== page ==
The second event referred to in the first paragraph was the flight of China's first astronaut, Lt. Col. Yang Liwei, in October 2003. He has since been an idol and inspiration to the people of China, so that many millions of students and youngsters are flocking to Universities and Colleges to study the "hard sciences" in the hope that, one day, one of them will fly to the Moon.

The past eight years have seen two more human spaceflights and the beginning of Chinese lunar exploration. In 2008 Colonels Zhai Zhigang, Jing Haipeng , and Liu Boming undertook China's first three man mission in Shenzhou 7, featuring a spacewalk. Tiangong 1, a first space laboratory, is due this summer, with docking experiments to be conducted with Shenzhous 8, 9, and 10 over the coming 2 years. A 60 tons multi-modular space station with a new cargo ship fleet is now planned for 2020, and Chinese citizens are being invited to propose names for the new celestial outpost of China. Lunar missions up to and including sample return are expected within the next 6 years.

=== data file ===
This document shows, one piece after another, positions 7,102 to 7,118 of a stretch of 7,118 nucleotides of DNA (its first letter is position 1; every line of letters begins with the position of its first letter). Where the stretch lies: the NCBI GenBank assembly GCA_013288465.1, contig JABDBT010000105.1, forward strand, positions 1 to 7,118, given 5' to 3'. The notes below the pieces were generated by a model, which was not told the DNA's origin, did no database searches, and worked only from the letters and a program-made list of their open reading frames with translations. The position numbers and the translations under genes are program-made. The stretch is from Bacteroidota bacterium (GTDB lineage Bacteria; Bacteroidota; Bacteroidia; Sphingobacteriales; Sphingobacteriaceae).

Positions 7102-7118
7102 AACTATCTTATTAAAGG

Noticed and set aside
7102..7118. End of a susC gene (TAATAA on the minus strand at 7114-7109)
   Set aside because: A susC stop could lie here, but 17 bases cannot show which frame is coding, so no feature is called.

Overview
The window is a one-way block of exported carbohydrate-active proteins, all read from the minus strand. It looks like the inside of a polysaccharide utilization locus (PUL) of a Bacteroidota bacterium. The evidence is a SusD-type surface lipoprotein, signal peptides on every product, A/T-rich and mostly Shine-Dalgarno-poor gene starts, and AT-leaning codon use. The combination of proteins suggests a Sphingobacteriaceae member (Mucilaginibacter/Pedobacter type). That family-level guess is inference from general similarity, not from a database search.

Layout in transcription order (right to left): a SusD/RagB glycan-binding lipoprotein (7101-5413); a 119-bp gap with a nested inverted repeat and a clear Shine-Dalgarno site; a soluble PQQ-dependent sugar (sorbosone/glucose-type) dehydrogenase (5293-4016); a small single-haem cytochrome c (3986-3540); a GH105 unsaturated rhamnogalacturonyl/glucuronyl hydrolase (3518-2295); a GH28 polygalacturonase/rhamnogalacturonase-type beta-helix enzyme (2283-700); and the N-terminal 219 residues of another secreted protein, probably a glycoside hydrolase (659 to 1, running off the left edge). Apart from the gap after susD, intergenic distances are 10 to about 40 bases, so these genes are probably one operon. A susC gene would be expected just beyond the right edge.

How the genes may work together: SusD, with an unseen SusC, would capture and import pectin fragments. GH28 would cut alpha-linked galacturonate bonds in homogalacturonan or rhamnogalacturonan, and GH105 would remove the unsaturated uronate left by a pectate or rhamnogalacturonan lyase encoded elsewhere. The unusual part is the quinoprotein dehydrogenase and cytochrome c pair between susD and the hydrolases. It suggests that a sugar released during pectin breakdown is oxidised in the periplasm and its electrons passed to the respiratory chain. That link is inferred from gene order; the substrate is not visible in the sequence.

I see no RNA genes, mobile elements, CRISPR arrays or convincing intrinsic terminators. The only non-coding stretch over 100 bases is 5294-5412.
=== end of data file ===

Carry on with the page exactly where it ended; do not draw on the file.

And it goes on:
The world's largest facility for the testing, developing, and manufacture of space rockets is nearly complete at the Tianjin Binhai Enterprise Zone, while the Wenshang Launch Centre on Hainan Island is being readied for launch of larger Long March rockets, necessary for space stations and eventual human missions to the Moon. Unlike Apollo, China's first mission to the Moon, expected around 2024, is to lead on to permanent bases and industrial development. Water, as well as all the minerals needed for construction , and abundant solar energy, will help them on their way.